When I was studying at York, reading the plays was part of the curriculum, and then, in the summer, there were a selection of the plays performed in the street (perhaps 15?), conveniently available to watch. Now that I am at Toronto, there are still medieval play recreations regularly available to watch, since the PLS is alive and well. The scholarly study of medieval drama has improved substantially since those early days, as Prof. Klausner made particularly clear in the Vagantes talk. REED, of course, has been a major contributor to the information available on the performance of medieval drama.
The York Mystery Plays were intended to be performed on Corpus Christi day, a day celebrated in honor of the Eucharist. Corpus Christi was established in England in the 1320s. Corpus Christi Day is the first Thursday after Trinity Sunday - which makes today Corpus Christi Day.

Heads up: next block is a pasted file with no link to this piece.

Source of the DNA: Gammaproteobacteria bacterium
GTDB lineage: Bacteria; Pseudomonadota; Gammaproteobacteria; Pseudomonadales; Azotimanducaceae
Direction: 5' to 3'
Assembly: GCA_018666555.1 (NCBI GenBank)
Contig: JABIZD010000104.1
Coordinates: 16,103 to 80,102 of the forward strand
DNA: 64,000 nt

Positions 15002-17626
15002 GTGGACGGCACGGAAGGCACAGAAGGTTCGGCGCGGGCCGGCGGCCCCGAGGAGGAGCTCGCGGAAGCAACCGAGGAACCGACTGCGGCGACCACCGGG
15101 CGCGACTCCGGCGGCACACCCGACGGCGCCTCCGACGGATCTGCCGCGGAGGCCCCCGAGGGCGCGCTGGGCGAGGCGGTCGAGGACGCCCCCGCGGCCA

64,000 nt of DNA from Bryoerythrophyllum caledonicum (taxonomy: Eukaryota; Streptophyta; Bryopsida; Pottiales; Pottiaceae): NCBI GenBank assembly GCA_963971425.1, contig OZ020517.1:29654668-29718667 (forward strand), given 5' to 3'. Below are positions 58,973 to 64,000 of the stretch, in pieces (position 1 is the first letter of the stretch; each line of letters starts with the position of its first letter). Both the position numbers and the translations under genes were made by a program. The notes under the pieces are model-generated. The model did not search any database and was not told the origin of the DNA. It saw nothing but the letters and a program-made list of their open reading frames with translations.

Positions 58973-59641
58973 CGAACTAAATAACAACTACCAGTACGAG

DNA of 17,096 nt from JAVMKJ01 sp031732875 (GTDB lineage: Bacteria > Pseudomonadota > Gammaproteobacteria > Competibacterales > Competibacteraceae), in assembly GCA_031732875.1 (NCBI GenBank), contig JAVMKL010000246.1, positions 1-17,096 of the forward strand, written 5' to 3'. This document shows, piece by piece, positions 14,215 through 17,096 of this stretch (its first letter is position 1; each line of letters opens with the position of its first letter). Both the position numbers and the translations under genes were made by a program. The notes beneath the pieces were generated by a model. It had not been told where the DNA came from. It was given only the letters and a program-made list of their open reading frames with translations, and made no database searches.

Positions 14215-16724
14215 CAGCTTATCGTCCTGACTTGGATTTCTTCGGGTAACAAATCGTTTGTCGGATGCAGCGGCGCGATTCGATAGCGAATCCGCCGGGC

In honor of this, you could watch the video history of the modern recreation of the plays, which is available on the York Mystery Plays website. Another good piece of information on the way in which the plays work is available in the form of the Pageant Simulator, which, inspired by a U of T class with Alexandra Johnston (who is director of the REED project), simulates the relative lengths and progressions of the entire cycle of plays through the streets of York. It really does require a very full day to work through the entire cycle.
(Thanks to Denis G. Jerz for suggesting I mention Corpus Christi Day, and to curtana, whose incipient job inspired me to put a little more effort into the post than I might have otherwise.)